I made my way to the door of the trailer.  My dad and Bud were still in there,  their faces split and cracked like the others only worse.  Sections of the skin had started to slide.  Tectonic plates of flesh drifted along hot molten beds of raw bloody bone.  “Not long now,” said Dad in a deep gravely voice not unlike that of the tow truck driver.  “Can you hear ’em?”

I could hear them.  The music was louder now.  I bounded to the street and looked. There was a tree blocking my view.  I climbed up on top of a Taurus, and leaped from there onto the hood of a suburban.  When I got high enough to see through a break in the trees, I could see the procession.  There were thousands of people. More thousands than Orchard Springs could produce.  Had it gone through another town?  Had it gone through many towns?  How many?  I answered my own question by looking past Orchard Avenue at the overpass that connected to the main highway.  The people were endless. The music was loud now and the people were…dancing.  They moved left to the music, then right when it repeated.  All in step so perfect that the stomp sounded less like a roar or rumble and more like a snap.  Floating above the crowd near the front I could see the bells of sousaphones.  Flashes of brass indicated other horns and the boom of drums continued in perfect step with the stomps of the feet.

As it came closer, I could see the leader, small and wicked.  He wore a tuxedo-with-tails and a top hat.  He carried and twirled an ebony cane with gold at the knob and the tip. His skin was gray and ancient, almost translucent, and his eyes were large black globes, not shiny glassy globes, but dark black globes that devoured all light.  Deep fissures of time outlined every feature from his small, almost imperceptible smile to his hairless head.  He moved in perfect rhythm with the crowd working and twirling his cane.  He was the most sinister of drum majors and a dandy devil indeed.

As the procession reached the car lot, I could see the way the feet of the people were moving.  I jumped down from my perch to get a closer look.  It was very quick and complicated yet it had a bounce to it that seemed clownish.  As I stood there scratching my face I wondered how these people were able to maintain that rhythm.  It occurred to me that the steps to this dance required great talent.   It looked as practiced and flawless as a trapeze act.  I had never seen such talent.  Moreover, I certainly never thought my mom had such a talent.  Nevertheless, there she was making the steps flawlessly.  It was good to see my mother and father doing something together.  After the scare we had today, it was fucking great.  I watched curiously, as I drank from the glass of bourbon Melanie handed me when she walked up beside me.  Between the cool burn of the liquor and the light breeze against my naked body as Melanie removed my sweaty clothes, it was actually not so hot after all.    As I moved against Melanie, I watched over her shoulder the unbelievable dance that was finally moving past us.  So fast.  So precise.  But, I found it remarkably easy to keep up.  It wasn’t so hard.  The dance felt good.  Really good.  Really goddam good.  It went well with the sweet smell in the air and the warm smooth flesh all around me.  It was pure pleasure, just what I was seeking.  We were all cool now.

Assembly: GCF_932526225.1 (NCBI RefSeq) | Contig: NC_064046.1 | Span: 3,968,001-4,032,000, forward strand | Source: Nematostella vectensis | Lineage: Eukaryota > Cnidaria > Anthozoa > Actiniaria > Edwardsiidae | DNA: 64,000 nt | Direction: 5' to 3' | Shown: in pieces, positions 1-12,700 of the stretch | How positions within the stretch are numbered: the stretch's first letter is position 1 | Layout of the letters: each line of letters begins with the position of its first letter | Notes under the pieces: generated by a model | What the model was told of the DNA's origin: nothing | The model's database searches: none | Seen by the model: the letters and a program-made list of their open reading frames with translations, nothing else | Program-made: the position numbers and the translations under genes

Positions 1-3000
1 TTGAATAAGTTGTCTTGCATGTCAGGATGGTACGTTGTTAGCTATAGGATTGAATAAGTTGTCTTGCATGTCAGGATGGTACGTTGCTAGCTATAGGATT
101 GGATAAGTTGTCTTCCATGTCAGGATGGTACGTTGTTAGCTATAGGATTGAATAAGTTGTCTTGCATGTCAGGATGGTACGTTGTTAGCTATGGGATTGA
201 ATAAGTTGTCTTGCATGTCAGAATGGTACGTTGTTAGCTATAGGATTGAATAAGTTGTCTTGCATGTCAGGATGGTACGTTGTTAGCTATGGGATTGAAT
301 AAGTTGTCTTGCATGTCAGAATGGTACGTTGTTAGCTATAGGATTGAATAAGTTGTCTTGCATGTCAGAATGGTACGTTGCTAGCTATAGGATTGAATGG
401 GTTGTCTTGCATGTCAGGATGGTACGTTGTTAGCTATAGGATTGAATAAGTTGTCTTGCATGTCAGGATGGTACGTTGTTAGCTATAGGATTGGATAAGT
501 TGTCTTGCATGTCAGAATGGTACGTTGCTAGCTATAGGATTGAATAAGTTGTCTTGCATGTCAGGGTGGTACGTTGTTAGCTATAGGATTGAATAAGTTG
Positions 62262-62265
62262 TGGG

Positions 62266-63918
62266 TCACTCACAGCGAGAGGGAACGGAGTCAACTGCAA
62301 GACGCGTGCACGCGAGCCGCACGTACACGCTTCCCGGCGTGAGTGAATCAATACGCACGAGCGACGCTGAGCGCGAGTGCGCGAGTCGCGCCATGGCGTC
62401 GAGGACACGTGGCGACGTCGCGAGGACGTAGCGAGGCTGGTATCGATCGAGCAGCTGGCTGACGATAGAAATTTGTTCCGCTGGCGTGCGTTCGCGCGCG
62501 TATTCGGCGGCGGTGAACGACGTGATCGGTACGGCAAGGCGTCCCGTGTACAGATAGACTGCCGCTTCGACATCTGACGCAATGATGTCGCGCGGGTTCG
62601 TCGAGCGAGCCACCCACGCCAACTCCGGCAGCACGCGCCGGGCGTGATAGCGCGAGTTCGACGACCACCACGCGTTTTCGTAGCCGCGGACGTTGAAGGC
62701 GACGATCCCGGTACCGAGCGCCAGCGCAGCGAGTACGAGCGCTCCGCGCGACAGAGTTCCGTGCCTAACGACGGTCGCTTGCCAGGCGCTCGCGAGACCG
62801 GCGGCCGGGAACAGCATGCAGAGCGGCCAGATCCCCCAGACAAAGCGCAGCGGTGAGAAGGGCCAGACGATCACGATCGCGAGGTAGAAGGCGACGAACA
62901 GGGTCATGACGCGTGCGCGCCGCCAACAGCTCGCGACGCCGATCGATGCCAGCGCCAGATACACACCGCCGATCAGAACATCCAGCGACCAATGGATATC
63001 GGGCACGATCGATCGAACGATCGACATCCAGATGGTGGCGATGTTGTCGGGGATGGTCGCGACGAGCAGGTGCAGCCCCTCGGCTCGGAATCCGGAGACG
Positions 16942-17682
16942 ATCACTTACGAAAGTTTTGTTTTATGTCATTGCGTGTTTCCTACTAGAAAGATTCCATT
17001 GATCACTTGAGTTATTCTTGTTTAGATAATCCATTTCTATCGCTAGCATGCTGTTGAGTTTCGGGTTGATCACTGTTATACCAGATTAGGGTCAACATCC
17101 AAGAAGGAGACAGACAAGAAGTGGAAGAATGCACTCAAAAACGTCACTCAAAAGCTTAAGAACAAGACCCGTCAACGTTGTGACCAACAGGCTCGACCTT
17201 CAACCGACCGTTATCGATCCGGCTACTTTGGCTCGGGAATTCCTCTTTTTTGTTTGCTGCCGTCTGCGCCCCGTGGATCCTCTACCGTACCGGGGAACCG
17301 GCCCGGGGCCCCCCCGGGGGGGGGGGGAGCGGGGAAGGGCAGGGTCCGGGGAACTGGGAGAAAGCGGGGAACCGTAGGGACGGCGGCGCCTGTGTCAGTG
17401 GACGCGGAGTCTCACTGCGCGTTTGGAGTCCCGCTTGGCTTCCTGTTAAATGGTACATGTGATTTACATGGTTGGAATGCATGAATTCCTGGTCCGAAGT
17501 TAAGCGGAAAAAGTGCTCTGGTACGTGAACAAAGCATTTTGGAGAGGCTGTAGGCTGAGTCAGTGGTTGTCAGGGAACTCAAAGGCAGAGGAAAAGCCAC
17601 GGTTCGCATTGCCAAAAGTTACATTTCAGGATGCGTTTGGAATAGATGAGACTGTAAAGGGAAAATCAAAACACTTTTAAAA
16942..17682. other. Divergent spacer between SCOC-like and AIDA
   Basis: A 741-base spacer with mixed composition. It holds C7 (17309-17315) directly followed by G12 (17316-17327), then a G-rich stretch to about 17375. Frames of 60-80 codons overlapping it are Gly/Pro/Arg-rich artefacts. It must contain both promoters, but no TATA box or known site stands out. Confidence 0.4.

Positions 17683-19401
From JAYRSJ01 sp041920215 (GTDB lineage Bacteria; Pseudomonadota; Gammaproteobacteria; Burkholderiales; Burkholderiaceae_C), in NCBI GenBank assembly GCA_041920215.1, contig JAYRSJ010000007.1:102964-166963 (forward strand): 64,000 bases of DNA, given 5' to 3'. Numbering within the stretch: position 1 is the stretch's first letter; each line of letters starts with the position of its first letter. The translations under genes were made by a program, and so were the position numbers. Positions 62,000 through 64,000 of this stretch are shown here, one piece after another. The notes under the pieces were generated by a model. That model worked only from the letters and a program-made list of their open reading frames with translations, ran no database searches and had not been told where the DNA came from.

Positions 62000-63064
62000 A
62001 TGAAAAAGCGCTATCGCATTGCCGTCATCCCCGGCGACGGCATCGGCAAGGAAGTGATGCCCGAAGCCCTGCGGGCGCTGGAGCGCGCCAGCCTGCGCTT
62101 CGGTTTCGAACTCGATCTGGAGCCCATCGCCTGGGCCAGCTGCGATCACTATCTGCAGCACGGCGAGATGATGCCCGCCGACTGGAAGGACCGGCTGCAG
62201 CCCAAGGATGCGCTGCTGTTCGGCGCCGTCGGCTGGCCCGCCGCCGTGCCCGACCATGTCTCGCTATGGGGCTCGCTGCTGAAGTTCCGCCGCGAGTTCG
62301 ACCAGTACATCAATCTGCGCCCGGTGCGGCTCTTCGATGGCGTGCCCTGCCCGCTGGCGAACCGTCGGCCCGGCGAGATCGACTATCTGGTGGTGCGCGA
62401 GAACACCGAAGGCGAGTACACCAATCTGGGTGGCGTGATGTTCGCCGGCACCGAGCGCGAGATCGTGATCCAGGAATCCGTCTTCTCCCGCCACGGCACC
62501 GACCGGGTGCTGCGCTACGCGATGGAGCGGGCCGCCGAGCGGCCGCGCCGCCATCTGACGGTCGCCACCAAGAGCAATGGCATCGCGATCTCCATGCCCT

I began to laugh when I saw the bowie knife in my hand slicing through the flesh of Don Callahan. That fucker had it coming.  Melanie was mine, although I could not remember why that bothered me so much.  I just knew it was the cool thing to do.  We both got a good chuckle as he fell to the ground and the dance just kept going right over him.  The snap-steps were flattening and grinding more of him into the pavement with each row of feet.  I looked down with pleasure at the knife in my hand.  I felt warm comfort as more blood dripped onto me as so much of Don’s had.  It felt good how the little rivulets of piss ran down the front of my legs exposing little strips of skin through the drying blood, and how the splitting of my skin felt when exposing the molten red beneath that.  I realized my hands were steady now and I had the rhythm locked. It was so cool. More and more of Melanie’s true beauty, the beauty beneath her skin, was being exposed.  I dropped the knife.  It was time to let go. We were all letting go and it was right. It was awfully cool the day the devil came to Orchard Springs.

About The Overseer (1669 Articles)
Author of Say No to Drugs, writer for Blumhouse, Dread Central, Horror Novel Reviews and Addicted to Horror Movies.

3 Comments on Read ‘The Devil in Orchard Springs’ By Isaac LeFevre

  1. Enjoyed this one! Shared it on my FB page.